COHOES, N.Y. (NEWS10) – A judge signed an order on consent Wednesday morning that resolves a preliminary injunction filed by the New York State Attorney General’s Office against Norlite. The AG’s Office, along with the New York State Department of Environmental Conservation, filed the suit against the company last October, with litigation ongoing.

The order includes the implementation of a new monitoring system that will allow the state to see dust emissions coming from the site in Cohoes.

Per the order, Norlite has 90 days to implement the emissions program that will, “Fully characterize the concentration of PM10 and silica that are migrating off the site.” That data must be available to the state in near-real time.

“Clearly it’s good news, it’s progress. It means Norlite has signed on for more air monitoring, greater transparency,” said Cohoes Mayor Bill Keeler.

Thursday’s action also addresses parameters for emissions. Norlite must inform the public if three-hour averages hit certain thresholds, which each can pose different health risks to certain populations.

The order says alarms must be sounded if the concentration of PM10 recorded from the plan is at 380 micrograms per cubic meter of air over a one-hour average and 50 micrograms over a 24-hour average.

The order states in part, “Norlite shall implement any and all measures necessary to ensure the preceding thresholds are not exceeded.”

Keeler says this monitoring, and transparency to quickly see the data, can give the community peace of mind, “Knowing that that the thresholds aren’t being exceeded, or if they are exceeded, that DEC will immediately be on Norlite.”

Air monitoring in and around the site is nothing new. The DEC has had samples taken from areas of Saratoga Sites, a community situated in the shadow of the plant.

In 2021, DEC data shows that the one-hour average data exceeded the thresholds set forth in Wednesday’s order on several occasions, including three different times in August of that year.

The CEO of Norlite reacted to the judge’s order Wednesday morning:

“We are pleased to have reached this agreement on the specifics of an emissions program with the New York State Attorney General. We are especially pleased that this program has been developed in conjunction with the DEC. This agreement marks a new chapter for Norlite. I am now working with a team of experts on additional steps that can and will be implemented to make sure the Cohoes facility is the gold standard for manufacturing and for community involvement. Our mission is clear: we make strong, American-made products used to build bridges, buildings and ball parks while reducing waste and reducing the reliance on fossil fuels. How much do we reduce fossil fuel reliance? The Norlite plant uses waste that we all create in our daily lives to make the same amount of energy as twenty-four thousand tons of coal per year.  I also want to thank our dedicated employees, many of them members of Teamsters as well as the Operating Engineers, who work day and night at the facility.”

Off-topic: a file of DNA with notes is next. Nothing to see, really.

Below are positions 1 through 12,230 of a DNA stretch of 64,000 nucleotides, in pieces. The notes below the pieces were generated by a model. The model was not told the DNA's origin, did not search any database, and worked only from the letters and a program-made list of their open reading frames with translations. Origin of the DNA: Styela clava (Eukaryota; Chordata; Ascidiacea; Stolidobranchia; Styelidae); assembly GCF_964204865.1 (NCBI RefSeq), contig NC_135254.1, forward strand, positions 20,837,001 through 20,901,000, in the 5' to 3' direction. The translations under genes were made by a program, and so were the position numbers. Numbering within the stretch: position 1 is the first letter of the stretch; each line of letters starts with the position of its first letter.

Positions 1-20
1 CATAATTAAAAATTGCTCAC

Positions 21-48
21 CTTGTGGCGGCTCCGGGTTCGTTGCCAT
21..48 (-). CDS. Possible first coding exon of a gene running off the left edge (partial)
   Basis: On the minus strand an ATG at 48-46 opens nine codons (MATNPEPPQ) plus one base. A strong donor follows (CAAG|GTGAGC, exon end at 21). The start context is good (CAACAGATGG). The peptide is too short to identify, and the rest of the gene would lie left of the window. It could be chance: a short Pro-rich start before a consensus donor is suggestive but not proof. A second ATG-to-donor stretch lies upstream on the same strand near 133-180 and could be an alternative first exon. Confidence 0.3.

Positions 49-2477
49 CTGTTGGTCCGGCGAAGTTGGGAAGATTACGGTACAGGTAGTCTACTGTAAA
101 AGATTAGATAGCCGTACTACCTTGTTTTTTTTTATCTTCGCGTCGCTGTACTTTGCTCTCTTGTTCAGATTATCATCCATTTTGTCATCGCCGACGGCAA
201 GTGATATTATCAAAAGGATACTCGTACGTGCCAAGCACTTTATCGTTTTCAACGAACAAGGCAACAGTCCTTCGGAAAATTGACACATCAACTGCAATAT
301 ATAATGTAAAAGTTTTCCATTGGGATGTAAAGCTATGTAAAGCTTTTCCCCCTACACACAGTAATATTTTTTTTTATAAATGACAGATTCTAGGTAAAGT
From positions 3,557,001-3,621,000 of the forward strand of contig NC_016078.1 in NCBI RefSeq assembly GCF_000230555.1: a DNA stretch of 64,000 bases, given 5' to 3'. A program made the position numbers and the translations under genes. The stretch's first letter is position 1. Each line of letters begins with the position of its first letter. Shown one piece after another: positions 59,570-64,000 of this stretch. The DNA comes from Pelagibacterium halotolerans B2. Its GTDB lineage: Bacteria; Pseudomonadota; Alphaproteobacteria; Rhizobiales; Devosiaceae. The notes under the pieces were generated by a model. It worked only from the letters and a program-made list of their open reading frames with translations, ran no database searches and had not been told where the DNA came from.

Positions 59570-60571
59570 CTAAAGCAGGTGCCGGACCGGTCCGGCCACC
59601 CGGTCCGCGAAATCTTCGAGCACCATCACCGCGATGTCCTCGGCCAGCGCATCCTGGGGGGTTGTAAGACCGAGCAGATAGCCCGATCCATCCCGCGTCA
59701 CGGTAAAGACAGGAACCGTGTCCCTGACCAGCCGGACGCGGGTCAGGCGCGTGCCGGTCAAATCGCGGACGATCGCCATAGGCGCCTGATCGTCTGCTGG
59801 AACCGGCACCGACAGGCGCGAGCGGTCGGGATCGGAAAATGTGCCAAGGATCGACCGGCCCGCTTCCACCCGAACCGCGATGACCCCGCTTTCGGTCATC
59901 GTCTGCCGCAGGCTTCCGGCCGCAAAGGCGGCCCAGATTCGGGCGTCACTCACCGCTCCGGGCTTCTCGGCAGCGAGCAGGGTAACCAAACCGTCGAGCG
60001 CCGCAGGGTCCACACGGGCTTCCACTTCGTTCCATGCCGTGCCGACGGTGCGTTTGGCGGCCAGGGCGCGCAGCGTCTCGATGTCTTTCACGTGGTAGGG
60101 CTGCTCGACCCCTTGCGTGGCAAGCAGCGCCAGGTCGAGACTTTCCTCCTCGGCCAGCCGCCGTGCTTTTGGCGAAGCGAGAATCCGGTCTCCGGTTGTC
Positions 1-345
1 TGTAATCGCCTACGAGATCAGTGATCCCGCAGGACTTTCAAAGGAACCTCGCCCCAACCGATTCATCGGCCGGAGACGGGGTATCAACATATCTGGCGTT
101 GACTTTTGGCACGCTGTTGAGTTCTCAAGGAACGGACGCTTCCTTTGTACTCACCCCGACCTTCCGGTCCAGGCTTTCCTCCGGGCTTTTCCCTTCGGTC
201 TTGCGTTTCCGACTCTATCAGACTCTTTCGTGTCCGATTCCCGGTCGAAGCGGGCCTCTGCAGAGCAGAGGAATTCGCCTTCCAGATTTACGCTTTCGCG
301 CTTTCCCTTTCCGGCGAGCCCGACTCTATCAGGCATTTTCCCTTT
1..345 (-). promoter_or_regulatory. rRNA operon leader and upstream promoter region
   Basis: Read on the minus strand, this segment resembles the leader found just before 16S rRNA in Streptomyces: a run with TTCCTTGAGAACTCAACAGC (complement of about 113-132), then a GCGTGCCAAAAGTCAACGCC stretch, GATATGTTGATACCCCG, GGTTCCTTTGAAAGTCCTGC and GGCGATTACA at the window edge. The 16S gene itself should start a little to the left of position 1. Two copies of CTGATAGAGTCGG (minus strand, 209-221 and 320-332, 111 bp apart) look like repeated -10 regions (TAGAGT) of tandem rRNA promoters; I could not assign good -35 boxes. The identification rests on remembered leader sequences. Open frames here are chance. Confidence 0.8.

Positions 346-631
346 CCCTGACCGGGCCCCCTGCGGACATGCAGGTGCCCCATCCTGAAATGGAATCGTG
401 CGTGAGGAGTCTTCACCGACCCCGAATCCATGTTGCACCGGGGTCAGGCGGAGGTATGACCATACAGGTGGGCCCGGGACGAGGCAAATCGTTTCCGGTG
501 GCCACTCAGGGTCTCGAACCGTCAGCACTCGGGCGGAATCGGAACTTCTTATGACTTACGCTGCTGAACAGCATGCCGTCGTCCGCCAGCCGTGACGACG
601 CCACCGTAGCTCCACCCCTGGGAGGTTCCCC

Ghia Rossi, Norlite CEO

The plant has had a troubled past, receiving several DEC violations in the past. Earlier this month, the DEC responded to two separate incidents there.

The DEC also released a statement in response to Wednesday’s order:

“Holding Norlite accountable for its impact on the surrounding communities, including frontline environmental justice neighborhoods, is a top priority for the Department of Environmental Conservation (DEC). Today, DEC and the Office of the Attorney General (OAG) secured approval from the Albany County Supreme Court for a Preliminary Injunction and Consent Order against the Norlite facility in Cohoes, while litigation remains pending. The injunction and order require Norlite to undertake new air quality monitoring and reporting controls and to prevent exceeding DEC’s required emissions thresholds that protect the local community. These critical interim measures are responsive to public health-related concerns that arose from the State’s review of air quality data compiled as part of a comprehensive air quality monitoring program that began in 2021. These new measures directed by the Court will remain in effect during the State’s ongoing litigation against the facility.”


Wednesday’s order also requires Norlite to submit a report to the state for review and approval on how to operate the facility without exceeding emission thresholds.